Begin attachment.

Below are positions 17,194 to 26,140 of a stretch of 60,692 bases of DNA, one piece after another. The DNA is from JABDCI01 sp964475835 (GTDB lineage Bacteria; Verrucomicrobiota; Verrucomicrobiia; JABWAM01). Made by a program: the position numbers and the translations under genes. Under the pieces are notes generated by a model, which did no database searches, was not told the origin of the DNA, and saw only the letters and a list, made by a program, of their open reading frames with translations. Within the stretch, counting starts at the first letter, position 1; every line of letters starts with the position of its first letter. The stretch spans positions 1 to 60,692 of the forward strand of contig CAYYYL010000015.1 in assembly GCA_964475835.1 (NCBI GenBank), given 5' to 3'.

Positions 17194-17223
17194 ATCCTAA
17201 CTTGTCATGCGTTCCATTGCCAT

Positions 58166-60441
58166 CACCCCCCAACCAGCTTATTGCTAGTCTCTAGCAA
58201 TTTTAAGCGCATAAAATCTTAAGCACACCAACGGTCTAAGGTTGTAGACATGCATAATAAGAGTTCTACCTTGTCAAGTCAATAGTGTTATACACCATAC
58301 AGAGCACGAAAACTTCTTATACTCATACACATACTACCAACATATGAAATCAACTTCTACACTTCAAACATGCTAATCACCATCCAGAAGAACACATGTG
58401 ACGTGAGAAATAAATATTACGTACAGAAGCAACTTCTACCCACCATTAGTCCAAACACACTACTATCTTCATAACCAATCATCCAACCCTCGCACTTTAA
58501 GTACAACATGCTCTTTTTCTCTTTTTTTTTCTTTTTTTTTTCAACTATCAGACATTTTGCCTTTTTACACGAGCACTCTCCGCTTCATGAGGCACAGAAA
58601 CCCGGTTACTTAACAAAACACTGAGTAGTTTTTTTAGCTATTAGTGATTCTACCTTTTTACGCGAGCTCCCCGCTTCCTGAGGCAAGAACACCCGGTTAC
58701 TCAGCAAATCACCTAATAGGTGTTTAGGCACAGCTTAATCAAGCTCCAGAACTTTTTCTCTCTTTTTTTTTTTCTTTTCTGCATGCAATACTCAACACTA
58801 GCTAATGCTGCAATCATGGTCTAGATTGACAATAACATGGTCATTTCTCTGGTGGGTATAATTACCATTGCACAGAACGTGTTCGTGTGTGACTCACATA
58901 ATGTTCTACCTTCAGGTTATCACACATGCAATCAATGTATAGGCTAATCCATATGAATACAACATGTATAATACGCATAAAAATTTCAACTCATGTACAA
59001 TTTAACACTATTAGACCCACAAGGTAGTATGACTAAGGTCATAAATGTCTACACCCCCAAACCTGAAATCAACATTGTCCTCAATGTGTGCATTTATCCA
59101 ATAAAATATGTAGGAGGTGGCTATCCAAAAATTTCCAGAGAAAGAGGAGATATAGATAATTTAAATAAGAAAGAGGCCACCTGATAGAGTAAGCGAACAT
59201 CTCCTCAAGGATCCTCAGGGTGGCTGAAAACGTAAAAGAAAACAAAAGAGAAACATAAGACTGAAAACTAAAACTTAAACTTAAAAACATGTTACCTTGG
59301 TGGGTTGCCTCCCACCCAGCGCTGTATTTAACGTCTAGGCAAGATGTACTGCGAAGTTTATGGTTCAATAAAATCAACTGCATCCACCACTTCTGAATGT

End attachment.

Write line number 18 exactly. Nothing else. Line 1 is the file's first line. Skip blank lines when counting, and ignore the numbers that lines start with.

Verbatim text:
59301 TGGGTTGCCTCCCACCCAGCGCTGTATTTAACGTCTAGGCAAGATGTACTGCGAAGTTTATGGTTCAATAAAATCAACTGCATCCACCACTTCTGAATGT